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SAN FRANCISCO-The office market here has experienced 1.1 million sf of net absorption so far in 2006, with about half of that occurring in the third quarter, according to a third quarter review by Chris Roeder of Cushman & Wakefield San Francisco. As a result, Citywide vacancy is down to 11.4% and CBD vacancy stands at 12%, a five-year low, according to the report.

Moreover, the CBD sublease vacancy rate is down to 1.5% from 9.2% in mid 2002, which is alleviating its negative impact on the value of direct space. The current direct asking rent for class A space in the CBD, $39.72 per sf per year, is up less than 1% from the end of the second quarter but is nearly 20% ahead of where it was this time last year.

“As the increase in asking rental rates often lags the reduction in vacancy, it is expected that asking rents will continue to increase over the next quarter as the vacancy rate approaches single digits,” states Roeder in his report.

Effective rents for view space, which is in short supply, is upward $55 per sf, according to the report. One third quarter lease–by Renaissance Technology Corp. for space at Piers 1 ½, 3, 5–has a triple-net face rate of $69 per sf.

The tightness of the market has caused two new office projects to commence. Projects at 555 Mission St. and 500 Terry Francois Blvd. are expected to come online in 2008. Previously under way is Equity Office Property Trust’s 335,000-sf Foundry Square I development, which is set for delivery this time next year.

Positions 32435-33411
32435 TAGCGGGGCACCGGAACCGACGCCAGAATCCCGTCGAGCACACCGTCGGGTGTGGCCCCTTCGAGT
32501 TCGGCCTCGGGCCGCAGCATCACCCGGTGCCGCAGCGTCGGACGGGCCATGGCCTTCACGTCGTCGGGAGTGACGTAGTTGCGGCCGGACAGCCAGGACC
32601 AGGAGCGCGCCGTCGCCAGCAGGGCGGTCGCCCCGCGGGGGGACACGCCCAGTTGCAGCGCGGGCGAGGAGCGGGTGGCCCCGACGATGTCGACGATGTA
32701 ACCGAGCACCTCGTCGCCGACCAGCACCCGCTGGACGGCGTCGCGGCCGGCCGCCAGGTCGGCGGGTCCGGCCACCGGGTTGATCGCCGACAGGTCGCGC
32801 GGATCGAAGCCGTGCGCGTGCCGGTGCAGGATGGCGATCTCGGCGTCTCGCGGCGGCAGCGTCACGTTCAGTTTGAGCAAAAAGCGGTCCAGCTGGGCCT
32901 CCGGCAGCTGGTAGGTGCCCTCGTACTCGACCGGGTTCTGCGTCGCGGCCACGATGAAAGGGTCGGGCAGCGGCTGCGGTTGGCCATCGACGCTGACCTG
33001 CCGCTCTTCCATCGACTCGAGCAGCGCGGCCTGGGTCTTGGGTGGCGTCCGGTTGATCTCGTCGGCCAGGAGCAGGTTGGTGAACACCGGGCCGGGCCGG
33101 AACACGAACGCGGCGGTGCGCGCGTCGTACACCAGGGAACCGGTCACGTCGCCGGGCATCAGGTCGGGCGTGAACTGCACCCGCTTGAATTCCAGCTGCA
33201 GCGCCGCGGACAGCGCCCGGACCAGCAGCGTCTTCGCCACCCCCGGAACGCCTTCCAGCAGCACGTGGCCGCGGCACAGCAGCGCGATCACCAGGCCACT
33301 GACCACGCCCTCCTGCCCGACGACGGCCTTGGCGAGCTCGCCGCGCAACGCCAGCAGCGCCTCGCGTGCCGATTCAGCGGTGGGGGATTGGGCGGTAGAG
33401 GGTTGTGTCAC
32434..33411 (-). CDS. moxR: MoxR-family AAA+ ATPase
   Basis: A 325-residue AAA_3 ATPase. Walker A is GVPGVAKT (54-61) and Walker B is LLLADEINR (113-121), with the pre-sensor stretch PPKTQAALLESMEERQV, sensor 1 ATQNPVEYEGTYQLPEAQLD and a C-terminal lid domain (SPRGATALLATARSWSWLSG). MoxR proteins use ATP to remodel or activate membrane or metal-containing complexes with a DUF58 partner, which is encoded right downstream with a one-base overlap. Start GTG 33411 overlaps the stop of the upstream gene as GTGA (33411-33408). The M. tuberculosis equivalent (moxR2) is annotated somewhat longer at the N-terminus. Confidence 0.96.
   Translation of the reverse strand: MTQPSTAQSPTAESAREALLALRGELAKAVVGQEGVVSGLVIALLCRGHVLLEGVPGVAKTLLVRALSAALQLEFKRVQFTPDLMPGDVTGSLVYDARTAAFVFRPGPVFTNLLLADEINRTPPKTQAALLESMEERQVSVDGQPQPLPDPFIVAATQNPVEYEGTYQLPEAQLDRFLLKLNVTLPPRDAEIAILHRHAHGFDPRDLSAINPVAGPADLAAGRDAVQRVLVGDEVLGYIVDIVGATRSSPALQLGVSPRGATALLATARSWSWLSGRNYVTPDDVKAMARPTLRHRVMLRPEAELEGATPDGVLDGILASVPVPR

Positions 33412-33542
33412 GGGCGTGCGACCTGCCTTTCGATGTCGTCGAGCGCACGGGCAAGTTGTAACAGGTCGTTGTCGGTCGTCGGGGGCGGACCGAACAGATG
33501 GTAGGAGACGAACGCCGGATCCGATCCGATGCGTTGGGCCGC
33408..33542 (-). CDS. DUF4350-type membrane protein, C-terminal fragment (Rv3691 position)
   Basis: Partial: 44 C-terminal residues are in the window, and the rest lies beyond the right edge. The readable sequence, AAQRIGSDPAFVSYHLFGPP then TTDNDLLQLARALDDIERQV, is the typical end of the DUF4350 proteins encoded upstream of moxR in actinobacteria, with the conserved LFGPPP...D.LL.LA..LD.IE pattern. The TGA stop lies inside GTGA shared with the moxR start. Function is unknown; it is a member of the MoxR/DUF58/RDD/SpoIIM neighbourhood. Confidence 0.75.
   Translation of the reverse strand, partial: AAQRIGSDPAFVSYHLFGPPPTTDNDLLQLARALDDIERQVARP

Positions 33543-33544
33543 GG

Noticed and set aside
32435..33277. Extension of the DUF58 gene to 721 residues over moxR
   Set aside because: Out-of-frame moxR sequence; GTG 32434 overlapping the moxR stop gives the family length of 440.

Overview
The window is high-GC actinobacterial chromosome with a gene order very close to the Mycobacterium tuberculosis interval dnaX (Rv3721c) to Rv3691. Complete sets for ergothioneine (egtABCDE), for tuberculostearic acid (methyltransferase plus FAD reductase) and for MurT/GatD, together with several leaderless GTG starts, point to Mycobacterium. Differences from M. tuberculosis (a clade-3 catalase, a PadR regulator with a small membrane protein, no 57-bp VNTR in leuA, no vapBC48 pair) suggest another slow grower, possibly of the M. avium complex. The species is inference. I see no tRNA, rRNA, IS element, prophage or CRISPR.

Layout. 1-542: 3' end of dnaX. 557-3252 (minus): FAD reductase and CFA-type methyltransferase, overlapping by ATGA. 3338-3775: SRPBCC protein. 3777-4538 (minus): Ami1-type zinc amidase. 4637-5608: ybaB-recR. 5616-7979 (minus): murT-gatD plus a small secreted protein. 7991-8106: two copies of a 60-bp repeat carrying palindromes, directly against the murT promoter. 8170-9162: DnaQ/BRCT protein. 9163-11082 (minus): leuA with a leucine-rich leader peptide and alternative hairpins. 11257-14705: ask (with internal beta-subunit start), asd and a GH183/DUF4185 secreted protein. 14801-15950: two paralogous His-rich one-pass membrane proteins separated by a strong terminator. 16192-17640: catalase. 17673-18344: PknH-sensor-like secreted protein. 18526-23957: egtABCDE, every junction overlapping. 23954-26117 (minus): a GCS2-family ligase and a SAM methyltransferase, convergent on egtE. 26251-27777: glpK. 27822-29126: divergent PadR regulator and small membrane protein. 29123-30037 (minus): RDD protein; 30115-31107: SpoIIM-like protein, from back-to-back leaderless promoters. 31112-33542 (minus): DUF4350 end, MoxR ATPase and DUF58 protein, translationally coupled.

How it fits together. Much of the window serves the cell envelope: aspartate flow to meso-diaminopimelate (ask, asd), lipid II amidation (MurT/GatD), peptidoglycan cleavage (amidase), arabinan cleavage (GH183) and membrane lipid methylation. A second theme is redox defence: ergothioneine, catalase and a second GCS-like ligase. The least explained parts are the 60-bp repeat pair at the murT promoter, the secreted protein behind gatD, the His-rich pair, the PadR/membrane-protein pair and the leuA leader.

Third quarter leasing activity occurred primarily in class A space in the CBD. The North Financial District saw the steepest decline in vacancy in the third quarter, dropping 160 basis points to 13.6%. South Financial District held steady with an average direct vacancy rate of 10.5%.

“Improving economic fundamentals and an insurgence of small to mid-size high-tech and financial services firms will continue to drive demand,” concludes the report. “With little new construction coming online in the next year, San Francisco should expect to see the vacancy rate dip below 10% for the first time since 2001.”

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